Amid this year’s folk horror revival, propelled by Kier-la Janisse’s new documentary on the genre, Alison’s Birthday stands out as one of the rarest films to see a revival and overdue restoration — which will screen digitally this afternoon and tonight at the Brattle.
Made for Australian television in 1979, Alison’s Birthday is a rather straightforward pagan drama about a young girl, Alison (Joanne Samuel, best known for Mad Max) whose adoptive parents are revealed to be Celtic cultists raising her to be a vessel for an immortal spirit that hops from human body to human body every several decades. The ritual must be completed on her 19th birthday, but when she befriends an inquisitive young man (Lou Brown) he threatens to reveal the con and ruin the ceremony.
The final directorial work of Ian Coughlan, who had primarily worked on soap operas and would continue to work as a screenwriter until his death in 2001, Alison’s Birthday was shot on 16mm and at times proved to be overly ambitious for the tight constraints of a television production. According to Australian film resource Oz Movies, the film was given a limited theatrical run before finally premiering on Australian TV in 1981, and shortly thereafter became another line item in the international ’80s VHS boom. Alison’s Birthday has only been released on DVD once — in a Region 4 double pack with the romantic drama Solo — but since its premiere has largely only been seen outside Oceania on second hand cassettes and bootlegs.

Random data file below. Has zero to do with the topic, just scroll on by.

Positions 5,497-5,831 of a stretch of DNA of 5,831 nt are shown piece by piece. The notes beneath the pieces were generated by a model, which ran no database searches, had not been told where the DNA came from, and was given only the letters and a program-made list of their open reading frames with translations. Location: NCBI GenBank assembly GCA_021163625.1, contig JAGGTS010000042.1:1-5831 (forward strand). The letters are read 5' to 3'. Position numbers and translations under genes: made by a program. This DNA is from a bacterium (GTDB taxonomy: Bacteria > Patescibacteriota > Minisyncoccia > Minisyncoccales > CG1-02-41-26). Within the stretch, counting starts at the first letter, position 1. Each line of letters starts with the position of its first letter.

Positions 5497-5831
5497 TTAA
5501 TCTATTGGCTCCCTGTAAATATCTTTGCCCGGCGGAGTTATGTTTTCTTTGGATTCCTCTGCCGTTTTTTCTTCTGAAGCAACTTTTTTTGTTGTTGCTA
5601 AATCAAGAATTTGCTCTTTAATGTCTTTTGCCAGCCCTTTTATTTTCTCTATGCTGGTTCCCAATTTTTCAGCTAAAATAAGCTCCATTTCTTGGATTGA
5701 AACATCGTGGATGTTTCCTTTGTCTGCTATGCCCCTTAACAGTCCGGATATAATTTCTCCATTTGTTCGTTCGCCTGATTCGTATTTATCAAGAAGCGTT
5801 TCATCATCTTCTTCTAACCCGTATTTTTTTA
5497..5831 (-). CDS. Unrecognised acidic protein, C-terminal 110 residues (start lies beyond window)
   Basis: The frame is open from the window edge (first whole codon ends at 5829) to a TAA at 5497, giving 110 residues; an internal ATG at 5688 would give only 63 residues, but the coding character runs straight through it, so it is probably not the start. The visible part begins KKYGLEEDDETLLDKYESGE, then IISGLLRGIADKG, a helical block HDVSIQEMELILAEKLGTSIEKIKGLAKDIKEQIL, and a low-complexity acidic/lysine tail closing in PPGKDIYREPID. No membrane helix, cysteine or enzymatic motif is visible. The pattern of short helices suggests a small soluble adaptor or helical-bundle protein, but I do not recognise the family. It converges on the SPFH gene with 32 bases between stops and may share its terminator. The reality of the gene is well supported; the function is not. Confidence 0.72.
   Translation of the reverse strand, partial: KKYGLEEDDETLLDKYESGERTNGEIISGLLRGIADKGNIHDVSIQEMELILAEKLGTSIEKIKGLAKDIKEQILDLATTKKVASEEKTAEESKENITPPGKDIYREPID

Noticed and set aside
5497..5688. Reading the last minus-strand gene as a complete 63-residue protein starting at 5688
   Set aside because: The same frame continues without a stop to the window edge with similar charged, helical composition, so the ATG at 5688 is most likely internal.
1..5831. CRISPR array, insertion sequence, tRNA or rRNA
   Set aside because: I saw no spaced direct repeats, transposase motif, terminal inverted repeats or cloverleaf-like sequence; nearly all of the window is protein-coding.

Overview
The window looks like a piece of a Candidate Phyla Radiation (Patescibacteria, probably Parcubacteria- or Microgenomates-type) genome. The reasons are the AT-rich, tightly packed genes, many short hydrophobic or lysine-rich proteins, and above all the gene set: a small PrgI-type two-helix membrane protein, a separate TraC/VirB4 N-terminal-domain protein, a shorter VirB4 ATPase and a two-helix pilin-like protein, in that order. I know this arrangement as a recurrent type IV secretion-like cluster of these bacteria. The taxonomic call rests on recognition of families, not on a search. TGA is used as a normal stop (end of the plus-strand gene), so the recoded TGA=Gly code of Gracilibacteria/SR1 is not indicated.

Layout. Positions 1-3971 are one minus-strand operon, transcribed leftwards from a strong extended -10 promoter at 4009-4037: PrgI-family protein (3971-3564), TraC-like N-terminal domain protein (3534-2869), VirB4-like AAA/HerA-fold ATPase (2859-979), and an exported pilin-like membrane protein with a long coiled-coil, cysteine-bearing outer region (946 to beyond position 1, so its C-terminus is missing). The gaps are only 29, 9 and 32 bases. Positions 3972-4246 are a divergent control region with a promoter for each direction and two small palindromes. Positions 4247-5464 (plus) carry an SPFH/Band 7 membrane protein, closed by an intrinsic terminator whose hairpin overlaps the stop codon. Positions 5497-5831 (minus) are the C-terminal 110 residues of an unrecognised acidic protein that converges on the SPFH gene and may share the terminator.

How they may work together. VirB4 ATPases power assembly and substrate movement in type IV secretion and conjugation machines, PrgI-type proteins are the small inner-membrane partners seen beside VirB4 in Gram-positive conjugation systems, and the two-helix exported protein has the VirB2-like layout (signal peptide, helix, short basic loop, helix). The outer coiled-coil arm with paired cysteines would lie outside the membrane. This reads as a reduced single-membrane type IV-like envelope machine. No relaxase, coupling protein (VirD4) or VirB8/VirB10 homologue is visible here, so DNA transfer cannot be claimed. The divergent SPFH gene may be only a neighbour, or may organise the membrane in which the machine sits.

However, it’s been critics like Janisse and Alexandra Heller-Nicholas who have worked to revive Alison’s Birthday and place it in the legacy of the folk horror genre and the Satanic Panic scare. Writing in the collection Satanic Panic: Pop-Cultural Paranoia in the 1980s (edited by Janisse), Heller-Nicholas notes the movie’s almost pitch perfect positioning of a Satanic threat emerging from the cities and suburbia that was fueling a religious fervor among white middle classes in the U.S. and the U.K. in the 1980s, and would later sweep over Australia in the early ’90s. Indeed, Alison’s Birthday shows the pagans among us, preying on the innocent to awaken ancient deities and the perpetrators — much like the infamous McMartin preschool case — are ‘fine’ and ‘upstanding’ members of the community.
The film itself opens with a banger of a seance, in which a 16-year-old Alison and her friends use a Ouija board to connect with the spirit of her birth father, who tries to warn her of the impending danger coming three years later. It’s a vignette as intense and vivid as similar scenes from The Changeling or The Legend of Hell House. But as the film jumps ahead in time, days before Alison’s fateful 19th birthday, the pacing slows to that of an ABC special as we’re delivered exposition and teased along by the sense that something’s not quite right. But it’s the film’s final act that delivers, both on high tension action as Lou Brown takes center stage working to subvert the cultists and prevent the ritual, and the psychotronic elements of the black magic make themselves seen.
The opportunity to see Alison’s Birthday theatrically is a true rarity, but if you miss it tonight the film is finally coming to Blu Ray this December as part of Severin Films’ Folk Horror box set All The Haunts Be Ours. Having only seen a spotty VHS of the film myself, the chance to watch Alison’s Birthday in 2K clarity is a special occasion.
dir. Ian Coughlan
Screens Saturday, 10/30, 4:oo & 9:30 @ Brattle
Part of the continuing series: Folk Horror Beyond the Wicker Man
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